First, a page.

Investing in risky market plays a dangerous option

PUBLISHED : Sunday, 02 December, 2007, 12:00am
UPDATED : Sunday, 02 December, 2007, 12:00am

With the stock market moving in leaps and bounds, putting money into any of the plethora of investments on offer seems a more attractive financial bet than a bank savings account with, at best, single-digit interest. If the rise of the Hang Seng Index this year is any guide, there are far greater riches to be made through shares, options and warrants, logic says.

Unfortunately, logic and stock markets index movements do not necessarily go hand in hand. Nor does there always appear to be a good understanding of the risks involved, if the growth of investment in the riskiest choices amid volatility is any guide.

The consequences of a belief that the stock market is an answer to a financial need or problem can be dire. As we report today, police believe that two suicides and several attempts in the past six months were the result of bad investment decisions.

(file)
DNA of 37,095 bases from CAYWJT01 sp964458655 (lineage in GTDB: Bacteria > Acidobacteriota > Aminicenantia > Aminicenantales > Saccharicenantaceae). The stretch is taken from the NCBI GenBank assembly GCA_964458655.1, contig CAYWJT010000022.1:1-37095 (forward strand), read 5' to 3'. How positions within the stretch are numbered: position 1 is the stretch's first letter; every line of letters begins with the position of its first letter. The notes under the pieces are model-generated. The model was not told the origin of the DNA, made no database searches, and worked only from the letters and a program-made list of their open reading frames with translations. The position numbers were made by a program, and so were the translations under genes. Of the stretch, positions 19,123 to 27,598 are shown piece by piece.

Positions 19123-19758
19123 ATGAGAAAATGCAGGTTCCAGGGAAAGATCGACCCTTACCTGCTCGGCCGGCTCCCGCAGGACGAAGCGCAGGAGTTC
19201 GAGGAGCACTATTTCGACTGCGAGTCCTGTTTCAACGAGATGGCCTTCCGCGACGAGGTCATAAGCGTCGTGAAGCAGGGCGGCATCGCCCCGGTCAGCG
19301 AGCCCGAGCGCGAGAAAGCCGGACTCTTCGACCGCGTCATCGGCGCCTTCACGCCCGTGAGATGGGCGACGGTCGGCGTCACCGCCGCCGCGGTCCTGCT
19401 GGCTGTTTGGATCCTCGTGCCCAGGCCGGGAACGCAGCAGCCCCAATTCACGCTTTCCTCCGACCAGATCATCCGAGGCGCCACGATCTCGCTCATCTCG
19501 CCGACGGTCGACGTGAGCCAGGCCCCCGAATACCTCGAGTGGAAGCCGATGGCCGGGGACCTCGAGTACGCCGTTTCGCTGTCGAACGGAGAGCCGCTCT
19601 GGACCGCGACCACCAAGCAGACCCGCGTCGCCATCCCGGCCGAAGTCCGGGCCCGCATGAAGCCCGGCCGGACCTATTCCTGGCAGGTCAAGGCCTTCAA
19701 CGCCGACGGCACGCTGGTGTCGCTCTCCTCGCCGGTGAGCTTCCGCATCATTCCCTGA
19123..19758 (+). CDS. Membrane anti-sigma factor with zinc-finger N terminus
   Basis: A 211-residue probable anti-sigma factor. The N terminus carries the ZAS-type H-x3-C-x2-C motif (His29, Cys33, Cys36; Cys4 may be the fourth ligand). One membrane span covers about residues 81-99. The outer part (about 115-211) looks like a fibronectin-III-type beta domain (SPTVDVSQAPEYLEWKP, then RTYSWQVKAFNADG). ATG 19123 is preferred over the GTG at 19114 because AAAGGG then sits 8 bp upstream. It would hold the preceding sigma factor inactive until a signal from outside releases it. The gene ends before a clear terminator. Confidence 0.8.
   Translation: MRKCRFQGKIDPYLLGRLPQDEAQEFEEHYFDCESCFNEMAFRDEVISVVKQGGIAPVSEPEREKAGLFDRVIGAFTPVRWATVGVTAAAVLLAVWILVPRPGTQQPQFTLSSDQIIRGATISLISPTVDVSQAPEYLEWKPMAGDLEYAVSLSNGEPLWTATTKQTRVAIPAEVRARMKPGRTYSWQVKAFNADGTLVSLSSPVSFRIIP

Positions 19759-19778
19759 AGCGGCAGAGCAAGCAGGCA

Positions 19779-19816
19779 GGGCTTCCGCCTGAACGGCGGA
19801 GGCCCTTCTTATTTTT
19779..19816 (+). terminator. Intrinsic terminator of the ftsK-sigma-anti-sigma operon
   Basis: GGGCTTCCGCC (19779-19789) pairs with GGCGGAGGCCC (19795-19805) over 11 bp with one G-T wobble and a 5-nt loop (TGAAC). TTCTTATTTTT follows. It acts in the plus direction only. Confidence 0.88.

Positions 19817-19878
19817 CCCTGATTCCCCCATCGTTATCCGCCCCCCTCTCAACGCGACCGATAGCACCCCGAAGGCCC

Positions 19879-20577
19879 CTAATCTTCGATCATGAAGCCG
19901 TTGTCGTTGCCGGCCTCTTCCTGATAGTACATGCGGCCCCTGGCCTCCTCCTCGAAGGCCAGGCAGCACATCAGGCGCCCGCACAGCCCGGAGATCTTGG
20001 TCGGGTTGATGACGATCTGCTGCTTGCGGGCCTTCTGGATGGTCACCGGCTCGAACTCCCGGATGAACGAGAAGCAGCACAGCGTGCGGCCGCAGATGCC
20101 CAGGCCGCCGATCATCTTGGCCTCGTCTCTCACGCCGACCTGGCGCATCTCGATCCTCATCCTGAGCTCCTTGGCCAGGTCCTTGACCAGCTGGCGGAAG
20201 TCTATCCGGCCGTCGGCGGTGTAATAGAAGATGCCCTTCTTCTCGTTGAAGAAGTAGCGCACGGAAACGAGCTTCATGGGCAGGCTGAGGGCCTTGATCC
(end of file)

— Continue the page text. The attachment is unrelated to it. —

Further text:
Exactly what the investments were is unknown. What is certain is that there has been a recent boom in Hong Kong of investment in the riskier of financial instruments, warrants and options.

Shares are part ownership of a company. Warrants and options are the right to buy or sell a share at a particular price.

While shares may be seen as a long-term investment, warrants as they are being played in the current volatile market are essentially a gambling instrument. Guessing the value of a share at a given date is purely and simply gambling.

There is more trading in warrants and options in Hong Kong than on any other market. The primary reason is that whereas in most other markets the price and expiry date are set by exchanges, here they are written and traded through numerous sources.

Needless to say, the purchase of warrants and options in mainland firms is particularly rife. The expectation of big, quick returns - as at a casino - is a driving motivation.

Big returns are possible. But because determining the risk amid market volatility is difficult, the chance of losses is equally great.

Our government does not issue casino licences. Yet the way warrants are being traded makes our stock exchange such a place.

People cannot be prevented from gambling, but they can be protected from risky behaviour through regulation. Investors need to be well aware of the risks involved in buying warrants and options, and - if necessary - rules tightening the trading of these instruments should be considered.